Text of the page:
(b. 1640, Lyon, d. 1720, Paris)

Robert de Cotte

Bibliothèque Ste Geneviève, Paris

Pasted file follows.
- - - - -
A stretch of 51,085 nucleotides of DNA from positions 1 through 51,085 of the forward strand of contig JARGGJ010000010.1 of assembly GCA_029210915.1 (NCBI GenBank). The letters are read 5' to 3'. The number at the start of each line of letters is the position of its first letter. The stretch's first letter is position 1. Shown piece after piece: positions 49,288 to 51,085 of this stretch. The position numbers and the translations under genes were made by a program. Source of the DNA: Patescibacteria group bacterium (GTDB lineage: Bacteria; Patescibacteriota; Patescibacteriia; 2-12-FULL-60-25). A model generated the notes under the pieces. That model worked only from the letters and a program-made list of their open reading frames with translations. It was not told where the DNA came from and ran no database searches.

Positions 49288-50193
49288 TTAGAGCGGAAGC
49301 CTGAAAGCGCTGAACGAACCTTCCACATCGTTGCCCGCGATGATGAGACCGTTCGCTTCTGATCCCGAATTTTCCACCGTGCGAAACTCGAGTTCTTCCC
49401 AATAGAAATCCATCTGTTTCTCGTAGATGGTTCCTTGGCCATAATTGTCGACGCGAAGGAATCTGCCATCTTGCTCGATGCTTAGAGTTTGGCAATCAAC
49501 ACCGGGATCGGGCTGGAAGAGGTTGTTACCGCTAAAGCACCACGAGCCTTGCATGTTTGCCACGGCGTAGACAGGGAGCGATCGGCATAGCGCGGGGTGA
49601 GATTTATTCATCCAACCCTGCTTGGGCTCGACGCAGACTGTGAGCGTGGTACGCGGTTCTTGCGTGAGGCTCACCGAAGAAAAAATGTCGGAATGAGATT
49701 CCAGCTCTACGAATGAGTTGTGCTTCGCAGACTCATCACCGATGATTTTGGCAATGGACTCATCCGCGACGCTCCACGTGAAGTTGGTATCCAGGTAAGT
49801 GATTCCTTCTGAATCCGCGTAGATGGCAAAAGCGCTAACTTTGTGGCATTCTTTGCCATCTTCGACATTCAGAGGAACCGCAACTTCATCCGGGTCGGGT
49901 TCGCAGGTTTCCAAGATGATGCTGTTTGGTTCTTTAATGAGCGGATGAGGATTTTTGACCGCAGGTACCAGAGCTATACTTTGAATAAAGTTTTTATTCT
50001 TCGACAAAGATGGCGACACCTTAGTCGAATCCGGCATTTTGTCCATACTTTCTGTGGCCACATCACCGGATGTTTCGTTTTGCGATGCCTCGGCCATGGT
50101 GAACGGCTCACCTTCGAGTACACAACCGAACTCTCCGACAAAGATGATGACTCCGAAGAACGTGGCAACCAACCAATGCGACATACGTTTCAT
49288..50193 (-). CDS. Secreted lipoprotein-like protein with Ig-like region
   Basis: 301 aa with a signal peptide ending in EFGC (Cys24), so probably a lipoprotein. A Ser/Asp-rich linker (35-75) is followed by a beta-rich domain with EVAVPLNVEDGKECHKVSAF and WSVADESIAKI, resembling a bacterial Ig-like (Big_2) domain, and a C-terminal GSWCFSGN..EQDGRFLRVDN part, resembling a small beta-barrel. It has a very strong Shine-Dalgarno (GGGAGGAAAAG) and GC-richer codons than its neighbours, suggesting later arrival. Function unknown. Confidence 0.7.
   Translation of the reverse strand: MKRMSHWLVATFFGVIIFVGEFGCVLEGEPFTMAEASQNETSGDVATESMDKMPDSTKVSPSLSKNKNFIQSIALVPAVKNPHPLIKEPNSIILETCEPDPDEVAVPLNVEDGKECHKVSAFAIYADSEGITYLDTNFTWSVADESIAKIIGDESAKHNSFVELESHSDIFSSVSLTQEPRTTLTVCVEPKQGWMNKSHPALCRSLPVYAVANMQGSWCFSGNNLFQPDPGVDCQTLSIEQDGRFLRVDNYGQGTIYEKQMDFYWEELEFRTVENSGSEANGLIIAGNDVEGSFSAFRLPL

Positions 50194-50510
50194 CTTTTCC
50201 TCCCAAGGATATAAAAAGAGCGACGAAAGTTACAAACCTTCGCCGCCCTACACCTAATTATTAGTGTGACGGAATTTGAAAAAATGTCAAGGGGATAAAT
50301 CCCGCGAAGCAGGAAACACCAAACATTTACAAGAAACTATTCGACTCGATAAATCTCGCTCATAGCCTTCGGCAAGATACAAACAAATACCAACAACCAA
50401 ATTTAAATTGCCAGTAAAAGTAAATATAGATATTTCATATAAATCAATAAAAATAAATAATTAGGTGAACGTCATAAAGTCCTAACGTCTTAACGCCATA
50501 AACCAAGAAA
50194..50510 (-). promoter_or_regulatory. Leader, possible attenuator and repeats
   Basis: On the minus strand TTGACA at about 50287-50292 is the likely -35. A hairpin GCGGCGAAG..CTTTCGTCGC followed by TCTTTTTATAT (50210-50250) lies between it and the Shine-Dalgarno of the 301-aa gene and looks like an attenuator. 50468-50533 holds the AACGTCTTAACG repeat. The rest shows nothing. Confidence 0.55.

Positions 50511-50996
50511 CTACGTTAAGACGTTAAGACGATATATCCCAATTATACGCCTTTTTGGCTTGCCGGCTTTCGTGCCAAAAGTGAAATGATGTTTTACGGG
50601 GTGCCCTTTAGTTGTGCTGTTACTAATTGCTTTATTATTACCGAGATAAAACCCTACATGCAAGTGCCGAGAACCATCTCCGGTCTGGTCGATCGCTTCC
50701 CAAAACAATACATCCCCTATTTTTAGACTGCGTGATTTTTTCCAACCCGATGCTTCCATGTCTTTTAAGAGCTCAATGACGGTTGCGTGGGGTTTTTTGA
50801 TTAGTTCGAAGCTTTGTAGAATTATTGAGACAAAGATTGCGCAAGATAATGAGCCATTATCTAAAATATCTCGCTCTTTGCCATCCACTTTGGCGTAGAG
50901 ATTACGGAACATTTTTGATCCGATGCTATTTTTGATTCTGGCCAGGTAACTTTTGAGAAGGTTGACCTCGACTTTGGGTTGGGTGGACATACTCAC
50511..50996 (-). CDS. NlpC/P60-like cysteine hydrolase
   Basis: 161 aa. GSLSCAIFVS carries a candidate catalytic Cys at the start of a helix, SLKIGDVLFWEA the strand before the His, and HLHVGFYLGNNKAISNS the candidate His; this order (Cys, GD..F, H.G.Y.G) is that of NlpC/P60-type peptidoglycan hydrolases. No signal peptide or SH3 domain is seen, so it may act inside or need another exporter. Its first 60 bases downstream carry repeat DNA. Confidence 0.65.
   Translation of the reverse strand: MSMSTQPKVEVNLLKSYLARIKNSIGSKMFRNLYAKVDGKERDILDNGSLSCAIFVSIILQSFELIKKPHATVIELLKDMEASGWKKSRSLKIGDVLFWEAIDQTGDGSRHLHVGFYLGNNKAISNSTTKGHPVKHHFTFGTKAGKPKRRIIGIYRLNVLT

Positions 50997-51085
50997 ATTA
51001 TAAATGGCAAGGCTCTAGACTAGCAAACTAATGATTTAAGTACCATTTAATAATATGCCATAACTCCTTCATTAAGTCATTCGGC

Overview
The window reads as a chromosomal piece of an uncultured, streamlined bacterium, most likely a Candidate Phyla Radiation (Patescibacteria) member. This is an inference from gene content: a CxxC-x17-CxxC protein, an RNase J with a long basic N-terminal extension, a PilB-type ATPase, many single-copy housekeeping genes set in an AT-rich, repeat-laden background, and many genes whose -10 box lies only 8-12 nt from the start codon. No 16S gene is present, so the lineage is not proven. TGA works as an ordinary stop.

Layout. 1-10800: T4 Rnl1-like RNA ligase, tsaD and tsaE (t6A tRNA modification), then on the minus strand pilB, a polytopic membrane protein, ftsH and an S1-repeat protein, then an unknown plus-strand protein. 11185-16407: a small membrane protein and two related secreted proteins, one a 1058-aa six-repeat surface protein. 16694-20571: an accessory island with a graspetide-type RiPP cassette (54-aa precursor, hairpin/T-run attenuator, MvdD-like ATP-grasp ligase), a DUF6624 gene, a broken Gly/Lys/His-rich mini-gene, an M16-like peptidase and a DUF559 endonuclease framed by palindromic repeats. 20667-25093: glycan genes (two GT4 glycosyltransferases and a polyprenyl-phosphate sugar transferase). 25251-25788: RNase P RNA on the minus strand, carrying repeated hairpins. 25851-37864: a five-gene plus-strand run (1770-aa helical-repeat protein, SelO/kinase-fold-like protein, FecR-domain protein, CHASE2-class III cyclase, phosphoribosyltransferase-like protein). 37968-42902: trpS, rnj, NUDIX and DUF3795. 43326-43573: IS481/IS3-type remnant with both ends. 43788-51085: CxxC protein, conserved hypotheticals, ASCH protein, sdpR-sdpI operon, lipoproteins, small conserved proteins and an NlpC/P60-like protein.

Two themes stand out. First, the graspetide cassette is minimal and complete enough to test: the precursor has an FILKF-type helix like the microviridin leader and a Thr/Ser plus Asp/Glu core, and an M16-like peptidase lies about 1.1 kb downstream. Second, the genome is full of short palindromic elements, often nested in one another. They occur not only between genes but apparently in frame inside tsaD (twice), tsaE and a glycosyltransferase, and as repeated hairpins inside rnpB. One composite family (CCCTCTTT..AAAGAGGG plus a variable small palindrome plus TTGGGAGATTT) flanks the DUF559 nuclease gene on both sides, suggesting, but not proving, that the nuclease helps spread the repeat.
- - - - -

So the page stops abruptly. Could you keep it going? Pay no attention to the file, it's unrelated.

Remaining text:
It is in the busts of the later years that the real novelty of Coysevox's style lies. For those of the King and the great dignitaries of the Court Coysevox continued to use the formula which he had evolved as early as 1686. But when he came to portray his personal friends he dropped all formality and swagger and replaced them by penetration of character and naturalism of rendering. The bust of Robert de Cotte is both more vivid and more intimate than any earlier French sculpture. The bust has been reduced so that there is nothing to distract the eye from the head itself, which is shown in the action of turning sharply round as if the sitters attention had suddenly been attracted to his right. This seizing of the characteristic movement is supplemented by a minute observation in the rendering of the features, which again convey with great vividness the character of the sitter. In its freshness and spontaneity this bust seems to foreshadow the work of Houdon.